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What can and cannot be included in a prenup?

| Apr 17, 2019 | Prenuptial Agreements

Marriage can be complex. Nowadays, when two people decide to get married, it is a huge operation. However, the union itself is simple. Two individuals are bound legally. This can sound rather worrisome, as many couples enter the union with valuable assets of their own. However, there are ways to address this, such as including a prenuptial agreement in the marriage.

A prenuptial agreement or a prenup is a legal document that essentially outlines what will happen if a divorce occurs. While this document can dictate very specific details, it cannot address all areas of concern. There are some restrictions for a prenup, and if they are not followed, they could invalidate the document.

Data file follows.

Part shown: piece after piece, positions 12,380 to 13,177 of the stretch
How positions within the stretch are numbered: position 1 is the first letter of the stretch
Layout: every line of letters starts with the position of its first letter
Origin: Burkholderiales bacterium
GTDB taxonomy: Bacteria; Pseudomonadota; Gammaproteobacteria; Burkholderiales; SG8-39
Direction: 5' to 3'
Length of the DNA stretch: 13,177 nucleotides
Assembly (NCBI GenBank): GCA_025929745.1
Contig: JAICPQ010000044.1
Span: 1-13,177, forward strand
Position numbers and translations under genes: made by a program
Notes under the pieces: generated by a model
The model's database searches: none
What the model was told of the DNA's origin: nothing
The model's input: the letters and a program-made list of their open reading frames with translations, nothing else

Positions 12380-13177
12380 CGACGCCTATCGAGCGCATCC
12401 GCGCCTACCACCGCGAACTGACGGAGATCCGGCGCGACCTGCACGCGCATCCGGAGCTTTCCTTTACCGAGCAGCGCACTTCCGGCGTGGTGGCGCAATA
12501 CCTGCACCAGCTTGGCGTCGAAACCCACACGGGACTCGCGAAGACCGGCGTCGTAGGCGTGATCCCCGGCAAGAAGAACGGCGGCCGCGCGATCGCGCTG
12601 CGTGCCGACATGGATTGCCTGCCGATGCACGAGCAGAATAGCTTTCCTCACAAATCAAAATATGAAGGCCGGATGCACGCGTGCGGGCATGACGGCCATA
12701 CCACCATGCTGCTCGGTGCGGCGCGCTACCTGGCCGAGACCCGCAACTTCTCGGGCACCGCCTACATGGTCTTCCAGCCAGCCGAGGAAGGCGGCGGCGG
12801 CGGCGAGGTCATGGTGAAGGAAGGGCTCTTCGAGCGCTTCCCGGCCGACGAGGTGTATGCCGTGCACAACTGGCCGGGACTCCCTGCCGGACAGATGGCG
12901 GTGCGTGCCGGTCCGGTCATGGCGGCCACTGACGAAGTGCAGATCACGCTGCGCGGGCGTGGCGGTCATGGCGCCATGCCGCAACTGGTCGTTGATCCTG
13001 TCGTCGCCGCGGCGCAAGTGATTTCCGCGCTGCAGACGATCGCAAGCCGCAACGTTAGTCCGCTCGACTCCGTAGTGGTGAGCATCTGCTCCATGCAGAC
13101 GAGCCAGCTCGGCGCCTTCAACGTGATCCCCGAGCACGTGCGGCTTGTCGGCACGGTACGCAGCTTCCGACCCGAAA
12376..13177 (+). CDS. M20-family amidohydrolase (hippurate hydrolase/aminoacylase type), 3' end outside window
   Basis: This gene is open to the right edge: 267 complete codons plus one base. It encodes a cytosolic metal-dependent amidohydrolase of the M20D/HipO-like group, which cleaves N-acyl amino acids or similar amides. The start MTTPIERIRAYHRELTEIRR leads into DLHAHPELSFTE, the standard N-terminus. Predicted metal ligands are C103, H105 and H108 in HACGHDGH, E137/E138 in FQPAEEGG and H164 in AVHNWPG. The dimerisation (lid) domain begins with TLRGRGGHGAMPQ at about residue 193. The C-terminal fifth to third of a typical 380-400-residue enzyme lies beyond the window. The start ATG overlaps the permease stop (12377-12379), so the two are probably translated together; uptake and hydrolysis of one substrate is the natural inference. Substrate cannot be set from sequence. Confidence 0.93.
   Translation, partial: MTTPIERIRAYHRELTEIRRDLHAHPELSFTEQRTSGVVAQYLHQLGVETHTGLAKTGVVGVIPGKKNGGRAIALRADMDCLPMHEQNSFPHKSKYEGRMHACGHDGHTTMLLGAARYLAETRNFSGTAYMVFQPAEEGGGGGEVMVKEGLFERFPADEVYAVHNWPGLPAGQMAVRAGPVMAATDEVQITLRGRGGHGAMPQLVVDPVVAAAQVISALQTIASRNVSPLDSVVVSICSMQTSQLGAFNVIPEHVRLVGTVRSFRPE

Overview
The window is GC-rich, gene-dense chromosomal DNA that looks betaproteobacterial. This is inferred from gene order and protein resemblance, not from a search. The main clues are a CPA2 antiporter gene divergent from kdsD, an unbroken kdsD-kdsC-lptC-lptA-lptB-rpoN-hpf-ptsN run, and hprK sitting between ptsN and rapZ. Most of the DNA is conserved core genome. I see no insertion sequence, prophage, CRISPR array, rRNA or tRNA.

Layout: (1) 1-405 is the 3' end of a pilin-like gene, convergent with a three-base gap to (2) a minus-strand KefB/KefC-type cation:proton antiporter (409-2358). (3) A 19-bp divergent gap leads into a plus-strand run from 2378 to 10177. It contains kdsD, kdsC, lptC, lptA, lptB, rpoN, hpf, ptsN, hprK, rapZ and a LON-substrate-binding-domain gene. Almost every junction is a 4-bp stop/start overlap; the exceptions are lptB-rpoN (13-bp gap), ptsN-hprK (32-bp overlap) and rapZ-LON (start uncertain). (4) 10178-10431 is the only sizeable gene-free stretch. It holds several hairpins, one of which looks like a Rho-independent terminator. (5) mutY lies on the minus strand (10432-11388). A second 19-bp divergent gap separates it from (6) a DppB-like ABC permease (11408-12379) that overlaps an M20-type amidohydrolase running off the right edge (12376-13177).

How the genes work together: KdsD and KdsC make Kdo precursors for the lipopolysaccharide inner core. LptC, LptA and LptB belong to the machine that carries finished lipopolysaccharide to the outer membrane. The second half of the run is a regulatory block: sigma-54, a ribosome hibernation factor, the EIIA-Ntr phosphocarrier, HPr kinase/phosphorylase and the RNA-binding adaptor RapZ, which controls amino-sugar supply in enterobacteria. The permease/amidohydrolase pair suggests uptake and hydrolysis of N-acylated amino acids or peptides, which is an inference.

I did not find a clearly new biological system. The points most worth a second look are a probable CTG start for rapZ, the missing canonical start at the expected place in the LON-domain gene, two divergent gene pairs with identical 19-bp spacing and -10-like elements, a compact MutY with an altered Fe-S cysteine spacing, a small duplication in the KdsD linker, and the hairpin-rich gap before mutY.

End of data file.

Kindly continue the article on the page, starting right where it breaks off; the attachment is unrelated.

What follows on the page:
What can and cannot be included in a prenup? Let’s begin with a general overview of what can be addressed in a prenuptial agreement. A prenup can distinguish between marital and separate property, provide protections against the debt of the other spouse, provide for a child from a previous relationship, protect family property so it remains in the family, protect estate plans, provide directions for property division during dissolution and even describe the responsibilities of each spouse.

There are some issues that a prenup cannot address. This includes provisions that detail anything illegal, decisions regarding child support or custody, waiving the right to alimony, provisions that encourage divorce and provisions that detail personal instead of financial matters.

Drafting, enforcing or invalidating a prenuptial agreement can each be a daunting task. Thus, it is important that individuals or spouses understand what rights they have and what options are available to protect these rights. This not only helps establish a valid prenup but also ensures that it operates properly in the event of a divorce.

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